Retail circulars go digital as newspapers work to find their own alternatives to preprint inserts
While many media writes obsess with the efforts to newspapers to install online paywalls, the revenue battle may be going on in the arena of preprint inserts, those Sunday circulars that have been a cash cow from so many newspapers for decades. Along with retail display advertising, these preprints have been slowly declining over the years as more and more advertising switch to digital alternatives.
But these inserts are a vital part of the revenue picture for newspapers, accounting from a large chunk – 35 to 40 percent – of newspaper retail advertising (and with classified advertising continuing to fall, this revenue category grows in importance.)
But the trickle of advertisers leaving the Sunday paper may become a flood if Google and other media alternatives can convince more retailers to explore the value to digital catalogs read through tablets and e-readers.
Some retailers, such as Target (see at right), Nordstrom and Ikea have launched branded iPad apps for their catalogs. While Target for iPad was launched under their own name, the Nordstrom app, Nordstrom The Catalogs, was released by Synapse Group. (Ikea’s app, seen in this post, appears under their own name in the App Store.)
The move to tablet versions of retailer catalogs has tremendous momentum because in addition to developers who are looking to create branded apps for the retailers, big names like Google are pushing to have retailers include their catalogs in their own apps. Google Catalogs was released into the App Store a few weeks ago and is an attractive iPad app, though the app does crash and is in need of an important update as the app is essentially unusable in its present form.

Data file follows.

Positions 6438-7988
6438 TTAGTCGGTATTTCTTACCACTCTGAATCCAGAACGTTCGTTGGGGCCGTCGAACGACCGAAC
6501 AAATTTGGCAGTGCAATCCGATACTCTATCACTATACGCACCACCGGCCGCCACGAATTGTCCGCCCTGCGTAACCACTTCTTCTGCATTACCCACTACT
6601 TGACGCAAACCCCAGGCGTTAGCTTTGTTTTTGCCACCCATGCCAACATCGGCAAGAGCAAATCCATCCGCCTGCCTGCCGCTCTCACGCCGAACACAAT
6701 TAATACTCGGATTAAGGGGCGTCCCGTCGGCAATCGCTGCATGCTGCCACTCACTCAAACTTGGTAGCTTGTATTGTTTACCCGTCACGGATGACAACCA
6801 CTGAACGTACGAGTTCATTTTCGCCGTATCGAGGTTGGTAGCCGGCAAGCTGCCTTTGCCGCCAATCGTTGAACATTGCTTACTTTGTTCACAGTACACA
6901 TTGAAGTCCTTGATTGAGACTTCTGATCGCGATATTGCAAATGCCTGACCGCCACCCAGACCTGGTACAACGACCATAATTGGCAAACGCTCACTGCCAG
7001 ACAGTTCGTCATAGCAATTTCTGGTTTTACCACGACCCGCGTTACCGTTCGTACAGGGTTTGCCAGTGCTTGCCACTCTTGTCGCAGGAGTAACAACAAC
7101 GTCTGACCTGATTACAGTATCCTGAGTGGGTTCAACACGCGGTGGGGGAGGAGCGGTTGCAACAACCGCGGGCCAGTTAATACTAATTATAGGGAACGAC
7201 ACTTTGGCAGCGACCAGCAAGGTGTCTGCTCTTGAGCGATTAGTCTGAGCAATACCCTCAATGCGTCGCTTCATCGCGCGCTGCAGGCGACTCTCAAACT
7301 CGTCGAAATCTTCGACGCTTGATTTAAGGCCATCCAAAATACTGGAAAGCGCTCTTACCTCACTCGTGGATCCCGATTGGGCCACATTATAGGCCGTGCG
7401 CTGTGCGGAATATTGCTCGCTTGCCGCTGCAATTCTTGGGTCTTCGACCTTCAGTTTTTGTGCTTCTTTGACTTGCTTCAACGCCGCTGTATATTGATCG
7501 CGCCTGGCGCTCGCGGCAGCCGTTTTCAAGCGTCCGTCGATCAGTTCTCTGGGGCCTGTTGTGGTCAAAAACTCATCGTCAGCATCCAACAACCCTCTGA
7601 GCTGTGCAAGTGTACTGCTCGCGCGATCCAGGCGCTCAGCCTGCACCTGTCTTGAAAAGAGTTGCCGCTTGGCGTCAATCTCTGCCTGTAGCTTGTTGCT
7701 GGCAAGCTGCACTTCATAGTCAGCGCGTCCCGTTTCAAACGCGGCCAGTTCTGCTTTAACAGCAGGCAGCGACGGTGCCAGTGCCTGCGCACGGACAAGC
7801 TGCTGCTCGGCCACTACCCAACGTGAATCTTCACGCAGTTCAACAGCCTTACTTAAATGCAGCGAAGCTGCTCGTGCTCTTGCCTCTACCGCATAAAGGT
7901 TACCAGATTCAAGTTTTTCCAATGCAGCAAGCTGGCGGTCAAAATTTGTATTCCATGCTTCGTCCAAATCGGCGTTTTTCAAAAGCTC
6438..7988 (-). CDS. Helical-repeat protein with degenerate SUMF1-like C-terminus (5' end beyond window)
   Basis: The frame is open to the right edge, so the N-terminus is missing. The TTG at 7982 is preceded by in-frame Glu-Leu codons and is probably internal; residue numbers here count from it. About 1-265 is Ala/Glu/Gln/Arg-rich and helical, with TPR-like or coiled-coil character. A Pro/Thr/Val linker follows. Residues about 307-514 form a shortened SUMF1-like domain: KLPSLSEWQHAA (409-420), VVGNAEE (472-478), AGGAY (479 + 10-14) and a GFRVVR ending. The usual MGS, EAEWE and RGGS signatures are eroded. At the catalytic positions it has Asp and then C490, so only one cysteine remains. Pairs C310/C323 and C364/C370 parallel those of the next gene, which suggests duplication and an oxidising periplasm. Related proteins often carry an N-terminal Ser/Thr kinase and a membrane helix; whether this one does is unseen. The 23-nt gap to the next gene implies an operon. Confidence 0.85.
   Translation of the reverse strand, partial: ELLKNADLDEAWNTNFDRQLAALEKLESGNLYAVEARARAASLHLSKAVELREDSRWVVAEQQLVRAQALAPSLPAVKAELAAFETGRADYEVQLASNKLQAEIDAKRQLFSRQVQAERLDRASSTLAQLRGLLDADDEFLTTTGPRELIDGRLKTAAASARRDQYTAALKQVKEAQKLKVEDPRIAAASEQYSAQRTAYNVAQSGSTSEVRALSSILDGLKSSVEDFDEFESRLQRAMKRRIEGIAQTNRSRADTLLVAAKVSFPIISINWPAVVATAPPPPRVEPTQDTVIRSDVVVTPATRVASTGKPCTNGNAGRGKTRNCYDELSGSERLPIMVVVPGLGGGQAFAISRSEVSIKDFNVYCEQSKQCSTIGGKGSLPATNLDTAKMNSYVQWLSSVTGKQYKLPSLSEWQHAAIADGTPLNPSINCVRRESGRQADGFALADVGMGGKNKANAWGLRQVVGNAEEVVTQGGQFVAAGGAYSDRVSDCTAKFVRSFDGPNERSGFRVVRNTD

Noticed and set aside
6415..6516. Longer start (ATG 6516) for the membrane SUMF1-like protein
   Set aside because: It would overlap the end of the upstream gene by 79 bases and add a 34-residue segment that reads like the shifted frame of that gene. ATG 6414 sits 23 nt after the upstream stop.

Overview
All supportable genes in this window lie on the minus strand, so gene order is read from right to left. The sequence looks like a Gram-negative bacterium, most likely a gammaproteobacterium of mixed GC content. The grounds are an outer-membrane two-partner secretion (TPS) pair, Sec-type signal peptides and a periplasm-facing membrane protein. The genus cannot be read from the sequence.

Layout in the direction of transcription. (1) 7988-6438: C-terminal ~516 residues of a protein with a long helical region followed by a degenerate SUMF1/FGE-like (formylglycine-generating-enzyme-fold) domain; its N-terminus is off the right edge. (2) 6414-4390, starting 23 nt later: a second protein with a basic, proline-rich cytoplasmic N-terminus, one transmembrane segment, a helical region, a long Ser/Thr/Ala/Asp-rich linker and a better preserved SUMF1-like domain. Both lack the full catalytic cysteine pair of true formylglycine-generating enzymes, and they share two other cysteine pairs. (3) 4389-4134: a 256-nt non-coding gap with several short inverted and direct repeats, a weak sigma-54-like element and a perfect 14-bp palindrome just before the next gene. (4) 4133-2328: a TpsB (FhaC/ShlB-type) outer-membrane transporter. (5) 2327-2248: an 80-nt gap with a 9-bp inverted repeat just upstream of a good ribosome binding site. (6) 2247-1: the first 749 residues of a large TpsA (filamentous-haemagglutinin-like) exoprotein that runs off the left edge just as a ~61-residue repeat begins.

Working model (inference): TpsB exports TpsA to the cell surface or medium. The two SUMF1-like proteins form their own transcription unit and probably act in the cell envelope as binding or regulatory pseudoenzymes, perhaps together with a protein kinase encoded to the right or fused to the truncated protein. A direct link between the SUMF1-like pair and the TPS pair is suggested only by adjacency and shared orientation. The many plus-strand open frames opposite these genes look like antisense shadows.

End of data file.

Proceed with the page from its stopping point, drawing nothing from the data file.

Catalogue by TheFind.com is also digitizing retailer catalogs and recently updated their app, which now includes the circular from Best Buy. This app has many of the same retailers in it that the Google app does showing that their is both duplication and a lack of barrier to entry in the platform.
Left: Catalogue by Find.com recently added Best Buy circulars to its offerings; Right: the Google Catalogs app is attractive but needs an update as it crashes far too frequently to be useful.
The problem facing newspapers (and the postal service) is that retailers have been building their own databases through loyalty programs. But while these programs allow them to market directly to their customer base, they can not act as a substitute for their printed catalogs which can reach new customers and a mass market.
But the decline in newspaper subscriptions means the Sunday paper may be a less attractive vehicle for retailers. This may explain the move by the Chicago Tribune to use Groupon to try and drive Sunday subscriptions by offering a very cut rate Sunday only subscription. The loss in circulation revenue, while important, pales in comparison to the prospect of losing insert advertising.
But the newspaper industry’s reaction to the digital threat to its inserts has been slow and runs counter to the efforts of many newspapers to drive online subscriptions. In the end, free models will have a distinct advantage over paid models here if the key criteria is market penetration. On the other hand, market penetration will remain a huge barrier to climb for the new digital catalog distributors, as well. That gives newspapers a small window to come up with their own alternatives before Google or others finally take this business permanently.
Like many newspaper and magazine publications being converted to the tablet platform, the retail catalog products are mostly replica editions of their print products. Some catalogs are attempting to enhance the reader experience by adding more native features in order to assist the potential buyer in making a product decision, while others simply add a few web links to their digital catalogs.
The Target branded app, for instance, can find your local store in order to deliver the proper circular, and contains some other features like Daily Deals. But circular itself is difficult to read due to the lack of a zoom capability. To get a better look at a product one has to tap on the product which pulls up the same information and picture in a new window – hardly improving the experience.
The Nordstrom app does have pinch to zoom, however. It also has a “Show Products” button which allows buyers to get more information on the products.
Just like digital newsstands, I think we will see some of new features found in the native apps move over to the replica apps soon as retailers demand more than just digital reproductions of their print catalogs.